Senate OKs Limited Patient Rights
Friday, June 30th 2000, 12:00 am
By: News On 6
WASHINGTON (AP) â€” Senate Republicans are on record for the first time in favor of giving patients a limited right to sue HMOs, but what they call a major concession Democrats dismiss as mere political cover in the run-up to the fall elections.
``We offered a significant compromise proposal'' on several contested points in patient rights legislation, Sen. Don Nickles., R-Okla., said Thursday night as Republicans maneuvered their plan past Democrats on a 51-47 vote.
But Sen. Edward M. Kennedy, D-Mass., offered a swift rebuttal.
``Any Republican who goes back to their state and tries to sell this ... has a thick skin and a safe seat,'' he said.
The provision was attached to a $352 billion measure financing the departments of Labor, Education, and Health and Human Services next year, which the Senate approved Friday by 52-43. The White House has said President Clinton will veto the bill because the measure provides less than he has proposed for hiring teachers, social services and other programs.
The Republican plan provides several guarantees, including access to emergency room care, out-of-network physicians and specialists for an estimated 56 million insured individuals.
Under the proposal, patients also would be permitted to file suit in federal court against HMOs that improperly denied care, as determined by an independent reviewer.
Republicans said the lawsuit provision would apply to 131 million insured people who could seek unlimited economic damages and up to $350,000 in compensatory damages. Punitive damages would be barred, as would class-action lawsuits.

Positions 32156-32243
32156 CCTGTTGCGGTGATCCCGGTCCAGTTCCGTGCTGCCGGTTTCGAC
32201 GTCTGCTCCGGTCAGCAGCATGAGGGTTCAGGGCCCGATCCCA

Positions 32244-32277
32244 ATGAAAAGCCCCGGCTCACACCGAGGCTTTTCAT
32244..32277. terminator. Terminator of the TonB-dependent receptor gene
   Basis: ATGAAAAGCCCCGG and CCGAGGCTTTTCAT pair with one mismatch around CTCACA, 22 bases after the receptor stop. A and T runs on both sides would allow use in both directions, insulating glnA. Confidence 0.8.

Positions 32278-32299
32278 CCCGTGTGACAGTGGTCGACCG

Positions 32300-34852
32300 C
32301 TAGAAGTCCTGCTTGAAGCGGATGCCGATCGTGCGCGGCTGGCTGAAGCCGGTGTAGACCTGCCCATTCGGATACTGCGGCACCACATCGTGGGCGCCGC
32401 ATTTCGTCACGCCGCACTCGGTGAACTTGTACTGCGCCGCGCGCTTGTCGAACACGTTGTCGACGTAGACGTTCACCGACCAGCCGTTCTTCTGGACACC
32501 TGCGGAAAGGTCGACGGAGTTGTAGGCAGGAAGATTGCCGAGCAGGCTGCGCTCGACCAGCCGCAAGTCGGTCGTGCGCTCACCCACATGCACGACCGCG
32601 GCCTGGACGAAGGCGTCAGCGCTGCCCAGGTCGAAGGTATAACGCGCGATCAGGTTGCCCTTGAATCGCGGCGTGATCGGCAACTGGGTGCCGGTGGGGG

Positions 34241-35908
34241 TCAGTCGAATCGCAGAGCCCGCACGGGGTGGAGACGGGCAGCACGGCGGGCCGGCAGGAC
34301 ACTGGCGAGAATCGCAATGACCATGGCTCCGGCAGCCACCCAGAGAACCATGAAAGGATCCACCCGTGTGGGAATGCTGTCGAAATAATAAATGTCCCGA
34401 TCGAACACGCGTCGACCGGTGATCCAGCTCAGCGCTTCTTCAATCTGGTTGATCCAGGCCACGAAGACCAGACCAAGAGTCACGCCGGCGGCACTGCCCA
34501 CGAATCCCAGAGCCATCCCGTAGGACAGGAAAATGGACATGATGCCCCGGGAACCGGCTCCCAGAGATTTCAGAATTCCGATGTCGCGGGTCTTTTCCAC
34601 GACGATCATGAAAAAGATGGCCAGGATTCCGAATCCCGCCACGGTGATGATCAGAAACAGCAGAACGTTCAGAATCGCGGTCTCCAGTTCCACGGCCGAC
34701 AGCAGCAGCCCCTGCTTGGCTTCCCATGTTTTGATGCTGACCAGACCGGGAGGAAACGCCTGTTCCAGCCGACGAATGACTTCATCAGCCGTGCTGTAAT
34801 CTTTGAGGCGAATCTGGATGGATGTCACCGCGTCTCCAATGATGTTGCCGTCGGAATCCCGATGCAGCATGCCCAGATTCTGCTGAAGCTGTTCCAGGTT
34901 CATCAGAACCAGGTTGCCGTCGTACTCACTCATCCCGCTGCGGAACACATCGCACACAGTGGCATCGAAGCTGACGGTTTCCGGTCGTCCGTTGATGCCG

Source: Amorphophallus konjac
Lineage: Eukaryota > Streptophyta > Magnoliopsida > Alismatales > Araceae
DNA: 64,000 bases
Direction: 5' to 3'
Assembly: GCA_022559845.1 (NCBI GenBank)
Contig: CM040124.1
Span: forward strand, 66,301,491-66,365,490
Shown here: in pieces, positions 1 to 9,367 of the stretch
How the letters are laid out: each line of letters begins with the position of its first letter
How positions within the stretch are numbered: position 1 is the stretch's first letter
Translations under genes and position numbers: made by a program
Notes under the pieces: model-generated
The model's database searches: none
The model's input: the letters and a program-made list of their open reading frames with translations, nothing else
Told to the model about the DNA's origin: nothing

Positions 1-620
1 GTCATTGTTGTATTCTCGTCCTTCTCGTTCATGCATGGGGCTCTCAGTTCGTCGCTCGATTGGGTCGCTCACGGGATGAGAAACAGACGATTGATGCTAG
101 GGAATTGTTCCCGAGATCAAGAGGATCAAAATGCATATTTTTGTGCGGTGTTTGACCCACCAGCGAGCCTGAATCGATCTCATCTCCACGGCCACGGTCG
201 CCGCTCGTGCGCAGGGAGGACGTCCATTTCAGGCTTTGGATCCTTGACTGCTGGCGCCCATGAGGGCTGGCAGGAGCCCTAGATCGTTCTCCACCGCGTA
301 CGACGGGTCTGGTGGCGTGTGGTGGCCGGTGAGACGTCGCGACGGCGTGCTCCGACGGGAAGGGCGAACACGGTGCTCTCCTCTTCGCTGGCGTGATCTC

Democrats said the GOP proposal didn't go nearly far enough, and forced a vote on a proposal requiring that any protections cover all Americans with insurance â€” a group far larger than covered by the GOP measure.
It was rejected, though, on a vote of 51-47, as Republicans said Democrats were proposing health insurance run by the federal government.
``There are a lot of people who don't want a national health care plan,'' said Sen. Mike Enzi, R-Wyo. ``And I can tell you that if I even considered one, they wouldn't send me back here.''
But Sen. Byron Dorgan, D-N.D., derided the Republican approach as ``Honey, I shrunk the plan,'' and taunted GOP lawmakers to say straight out that they oppose patient protection legislation.
The maneuvering did little to clarify the fate of patients rights legislation, which has emerged as a key election-year issue.
House-passed legislation grants more extensive protections to more Americans than either a Senate-passed bill from last year or the proposal adopted Thursday.
And House Republicans who broke ranks on the bill remained adamant during the day that nothing less than protections for all Americans with insurance would suffice. Punctuating that point, Rep. Charles Norwood, R-Ga. issued a written statement shortly after the Senate voted, saying, ``this monstrosity is dead on arrival in the House.''
Formal compromise talks between Republicans and Democrats are moribund, and an effort last week by House Speaker Dennis Hastert, R-Ill., to bring Norwood and Senate Republicans together on a compromise also failed.
All 51 votes in favor of the Republican measure were cast by GOP senators. Opposed were 43 Democrats, joined by Republicans Arlen Specter of Pennsylvania, Lincoln Chafee of Rhode Island,John McCain of Arizona and Peter Fitzgerald of Illinois.
Democrats Patrick Leahy of Vermont and Daniel Inouye of Hawaii did not vote.